Loveland — which has $700,000 in seed funding from hometown billionaire Dan Gilbert and others, and hopes to sell its software to other cities — hired 150 community surveyors earlier this year and took a picture of every single parcel in Detroit, all 380,000 of them. Data is collected on phones and tablets and put onto a site called Motor City Mapping that anyone can access. Now Loveland is keeping track of when things change, for the worse or the better.

And the biggest daily catalyst of change in Detroit is fire.

John Grover, a Loveland employee, has a police scanner tuned to record firefighter transmissions, which he segments to identify all the structure-damaging fires, and then pins them on a map. Then he and Bobby drive around taking pictures of the structures from the same angles that were previously captured.

(Since Justewicz and I met, he was laid off, in part because his schoolwork was taking up too much of his time.)

Loveland calls this “blexting” — squishing the words “blight” and “texting” together. It’s awk-cute.

The company has a rudimentary app for volunteers and employees. (While standing in the rain with Grover outside a burned-down corner store on another scouting mission, I learned the hard way that the “back” button was broken, as I fat-fingered my way through the blexting questionnaire.)

The building in the background burned the night before we came out to “blext” it. The one in the foreground had previously burned but not yet been demolished.
The building in the background burned the night before we came out to “blext” it. The one in the foreground had previously burned but not yet been demolished.
Vjeran Pavic for Re/code

Grover would drive around and take pictures of Detroit even if it wasn’t his job. That’s what he did for the past seven-plus years, first commuting from Ohio and then moving here full-time. By now he’s very familiar with people’s concerns that he and others are making “ruin porn” that objectifies the city, but with Loveland he’s found a way for his local documentation obsession to contribute to the greater good. Hopefully.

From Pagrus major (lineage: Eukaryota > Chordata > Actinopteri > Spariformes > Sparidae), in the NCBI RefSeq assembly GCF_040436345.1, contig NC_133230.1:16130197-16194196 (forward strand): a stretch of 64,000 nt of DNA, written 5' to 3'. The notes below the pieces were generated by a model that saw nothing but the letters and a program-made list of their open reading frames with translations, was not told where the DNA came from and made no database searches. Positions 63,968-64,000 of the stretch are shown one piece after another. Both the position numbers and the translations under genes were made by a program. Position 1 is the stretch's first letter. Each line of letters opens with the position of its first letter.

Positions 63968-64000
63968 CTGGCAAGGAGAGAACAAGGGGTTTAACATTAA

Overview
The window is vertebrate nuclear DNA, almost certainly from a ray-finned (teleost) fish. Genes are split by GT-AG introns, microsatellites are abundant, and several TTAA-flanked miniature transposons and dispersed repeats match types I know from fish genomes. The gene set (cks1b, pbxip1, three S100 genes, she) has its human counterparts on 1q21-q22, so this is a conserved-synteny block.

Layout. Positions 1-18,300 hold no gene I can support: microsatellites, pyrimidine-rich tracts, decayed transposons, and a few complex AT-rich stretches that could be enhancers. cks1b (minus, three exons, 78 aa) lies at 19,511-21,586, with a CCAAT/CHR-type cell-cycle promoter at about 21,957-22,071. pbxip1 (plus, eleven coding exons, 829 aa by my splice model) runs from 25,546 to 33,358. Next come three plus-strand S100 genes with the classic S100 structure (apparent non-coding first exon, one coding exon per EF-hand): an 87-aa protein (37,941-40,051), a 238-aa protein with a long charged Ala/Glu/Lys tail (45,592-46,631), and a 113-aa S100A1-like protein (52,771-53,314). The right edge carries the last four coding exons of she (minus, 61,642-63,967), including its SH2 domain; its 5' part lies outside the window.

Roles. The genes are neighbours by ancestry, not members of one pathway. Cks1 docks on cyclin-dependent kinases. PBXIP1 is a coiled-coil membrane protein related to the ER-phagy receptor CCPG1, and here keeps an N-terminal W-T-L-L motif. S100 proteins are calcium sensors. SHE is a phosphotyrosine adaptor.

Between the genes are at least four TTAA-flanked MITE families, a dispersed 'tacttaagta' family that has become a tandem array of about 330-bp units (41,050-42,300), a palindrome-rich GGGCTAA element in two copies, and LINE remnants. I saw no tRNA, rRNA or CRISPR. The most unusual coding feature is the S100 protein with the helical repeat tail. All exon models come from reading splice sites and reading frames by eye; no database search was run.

Grover is an introspective guy who has thought a lot about fire. He reads backstories into the melted siding on the side of a house and the kids’ toys in the front yard. He shows me how one house, which looks like it was in relatively good shape before it was burned, must have already been unoccupied, because around the back, wires had been cut by scrappers.

“The thing about arson fires,” Grover says, “is they not only burn down the existing housing stock, but they also spread fear.”

Some of the most dangerous fires to fight are those in houses that have already burned, and have been abandoned but not demolished. “It costs $10,000 to $15,000 to demolish a house, and it can be much more to firefight it,” Grover said.

He argues that documenting this stuff, and making information accessible, has its own value.

“Detroit is changing so quickly, and it’s really easy to talk about change in this abstract way,” Grover tells me. “Find any Internet blog or forum and everyone’s got an opinion about Detroit. But if tracking fires and following the demolitions and keeping the data updates helps people stay informed about the city — not just policy decisions, but their lives — then it’s important.”

Detroit is a city where so much is left unknown and unenforced — water bill payments, unauthorized urban farming, taxes — that for Loveland to help shed light on what’s going on is a loaded prospect.

But then, it’s hard to improve a situation that’s a big unquantified mess.

Back at the Loveland office, CEO Jerry Paffendorf tells me, “Detroit has been a frozen city for a long time. And now there’s an effort to warm it up. To do that, you really have to take a flamethrower to aspects of it. But the trick is also going to be, how do you codify lenience, depending if someone can’t afford to pay their taxes or water bill. How do you codify alternative land use? Bees or goats or farms — that’s all illegal right now.”

Today, Loveland data is mainly used in relation to the city’s Land Bank, which manages auctioning foreclosed properties as well as the too-slow process of demolitions of broken buildings. Loveland is sometimes criticized as a tool for real estate speculators, but Paffendorf and others say its redeeming quality is getting cities and residents on the same page.